• Instead of hovering over my plate of food, doing dishes or cleaning up between bites, I can sit down to eat and pay attention to flavors and textures of my food. 
  • Instead of checking my phone, I can sit in the sun feeling my body fill with light and noticing my body moving in and out with my breathing, while my son digs in the garden.
  • Instead of getting impatient while I'm waiting for what feels like an eternity for my son to get into his car seat, I can stand squarely on my skeleton, and feel the support of the ground, while allowing myself to pay attention to my breath.

Those quick moments bring me back to myself. I instantaneously shift my mental state.

Instead of churning over a never-ending list of things to do, feeling like I need to hurry up so I can get to the next thing, I feel a sense of relief — a pause from my all-encompassing readiness. I’m instantly present to my son and able to drop in to enjoy what he’s doing instead of worrying about the future or the past.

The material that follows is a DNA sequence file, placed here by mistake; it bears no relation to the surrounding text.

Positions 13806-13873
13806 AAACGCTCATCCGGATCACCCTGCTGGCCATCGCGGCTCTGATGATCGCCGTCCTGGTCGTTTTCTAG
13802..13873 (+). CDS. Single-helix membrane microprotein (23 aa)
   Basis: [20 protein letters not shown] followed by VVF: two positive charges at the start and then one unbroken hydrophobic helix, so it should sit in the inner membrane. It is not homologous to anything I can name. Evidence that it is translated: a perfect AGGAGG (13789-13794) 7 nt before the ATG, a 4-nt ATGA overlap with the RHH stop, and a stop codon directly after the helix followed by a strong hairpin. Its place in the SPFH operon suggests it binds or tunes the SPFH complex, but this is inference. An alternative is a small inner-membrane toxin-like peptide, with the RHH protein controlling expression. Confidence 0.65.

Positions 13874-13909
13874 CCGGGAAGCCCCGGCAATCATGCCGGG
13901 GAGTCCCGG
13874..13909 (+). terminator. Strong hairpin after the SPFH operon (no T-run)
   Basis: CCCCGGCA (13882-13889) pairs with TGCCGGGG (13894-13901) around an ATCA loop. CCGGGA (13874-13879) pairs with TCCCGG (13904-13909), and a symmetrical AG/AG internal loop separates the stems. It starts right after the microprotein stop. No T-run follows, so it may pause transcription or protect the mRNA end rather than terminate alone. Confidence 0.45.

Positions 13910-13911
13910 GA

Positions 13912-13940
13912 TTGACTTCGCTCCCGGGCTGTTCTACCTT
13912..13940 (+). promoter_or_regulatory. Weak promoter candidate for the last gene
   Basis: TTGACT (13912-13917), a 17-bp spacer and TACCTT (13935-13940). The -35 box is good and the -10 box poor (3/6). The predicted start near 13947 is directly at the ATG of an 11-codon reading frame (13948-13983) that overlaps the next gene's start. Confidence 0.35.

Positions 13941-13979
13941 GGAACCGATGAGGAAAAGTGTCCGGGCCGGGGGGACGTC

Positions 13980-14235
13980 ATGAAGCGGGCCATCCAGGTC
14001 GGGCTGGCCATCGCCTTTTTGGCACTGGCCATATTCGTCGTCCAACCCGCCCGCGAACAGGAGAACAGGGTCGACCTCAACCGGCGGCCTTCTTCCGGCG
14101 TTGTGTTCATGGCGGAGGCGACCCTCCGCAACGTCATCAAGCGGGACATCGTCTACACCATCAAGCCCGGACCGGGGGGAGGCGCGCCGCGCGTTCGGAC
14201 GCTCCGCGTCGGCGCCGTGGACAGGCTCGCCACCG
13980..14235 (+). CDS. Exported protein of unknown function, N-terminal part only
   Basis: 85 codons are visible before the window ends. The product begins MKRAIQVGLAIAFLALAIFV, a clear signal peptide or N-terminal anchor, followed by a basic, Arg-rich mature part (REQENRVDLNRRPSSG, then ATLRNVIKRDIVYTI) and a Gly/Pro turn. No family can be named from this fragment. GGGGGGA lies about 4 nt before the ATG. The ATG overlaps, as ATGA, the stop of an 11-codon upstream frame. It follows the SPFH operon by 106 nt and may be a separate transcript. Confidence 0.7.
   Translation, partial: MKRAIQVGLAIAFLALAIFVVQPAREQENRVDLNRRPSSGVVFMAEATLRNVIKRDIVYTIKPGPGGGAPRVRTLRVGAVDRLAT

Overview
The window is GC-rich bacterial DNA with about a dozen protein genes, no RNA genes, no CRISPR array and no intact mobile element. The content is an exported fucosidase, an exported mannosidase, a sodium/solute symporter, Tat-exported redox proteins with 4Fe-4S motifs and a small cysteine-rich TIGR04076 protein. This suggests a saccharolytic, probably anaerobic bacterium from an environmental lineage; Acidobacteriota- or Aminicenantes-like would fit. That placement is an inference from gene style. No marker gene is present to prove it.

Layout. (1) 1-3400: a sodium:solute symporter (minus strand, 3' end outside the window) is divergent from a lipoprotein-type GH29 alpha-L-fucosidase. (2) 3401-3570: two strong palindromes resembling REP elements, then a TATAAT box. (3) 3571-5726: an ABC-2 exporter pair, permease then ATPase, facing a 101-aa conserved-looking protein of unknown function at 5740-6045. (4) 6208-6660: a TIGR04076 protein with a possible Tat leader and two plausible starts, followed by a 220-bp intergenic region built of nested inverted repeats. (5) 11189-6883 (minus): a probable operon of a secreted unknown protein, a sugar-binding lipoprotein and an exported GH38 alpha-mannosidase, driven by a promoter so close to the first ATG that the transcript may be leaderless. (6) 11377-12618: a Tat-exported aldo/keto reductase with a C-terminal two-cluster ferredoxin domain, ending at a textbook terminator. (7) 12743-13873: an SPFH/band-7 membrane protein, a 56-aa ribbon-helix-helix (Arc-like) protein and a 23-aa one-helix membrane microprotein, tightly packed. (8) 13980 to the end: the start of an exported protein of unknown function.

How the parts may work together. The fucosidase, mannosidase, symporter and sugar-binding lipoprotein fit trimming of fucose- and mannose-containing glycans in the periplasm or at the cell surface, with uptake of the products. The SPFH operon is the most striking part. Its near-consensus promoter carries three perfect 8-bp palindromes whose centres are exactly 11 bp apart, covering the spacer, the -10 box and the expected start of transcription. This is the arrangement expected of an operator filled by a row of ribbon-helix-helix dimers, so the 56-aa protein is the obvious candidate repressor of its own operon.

I feel better able to handle whatever is happening. When I string many of those moments together, life feels more doable. I feel more in control. And, that is the best self-care I can think of.

And, in doing so, I'm teaching my son to continually return home to himself. 

Kids are little sponges--they are noticing our nervous system and mental state all the time. He will mimic my actions unknowingly, so I'm giving him a gift of how to be more present in life.

Why does it work?

There’s a ton of neuroscience out there to support why taking even one conscious full breath can help reset the system. That’s another article unto itself, but the short explanation is that it kicks the parasympathetic nervous system into gear, taking us out of a fight or flight response and into the relaxation response. 

From my perspective, informed by many somatic practices but in particular Qigong and Feldenkrais, these moments help to collect our Qi which becomes dispersed during the day. Our energy or attention is outside of our bodies most of the day.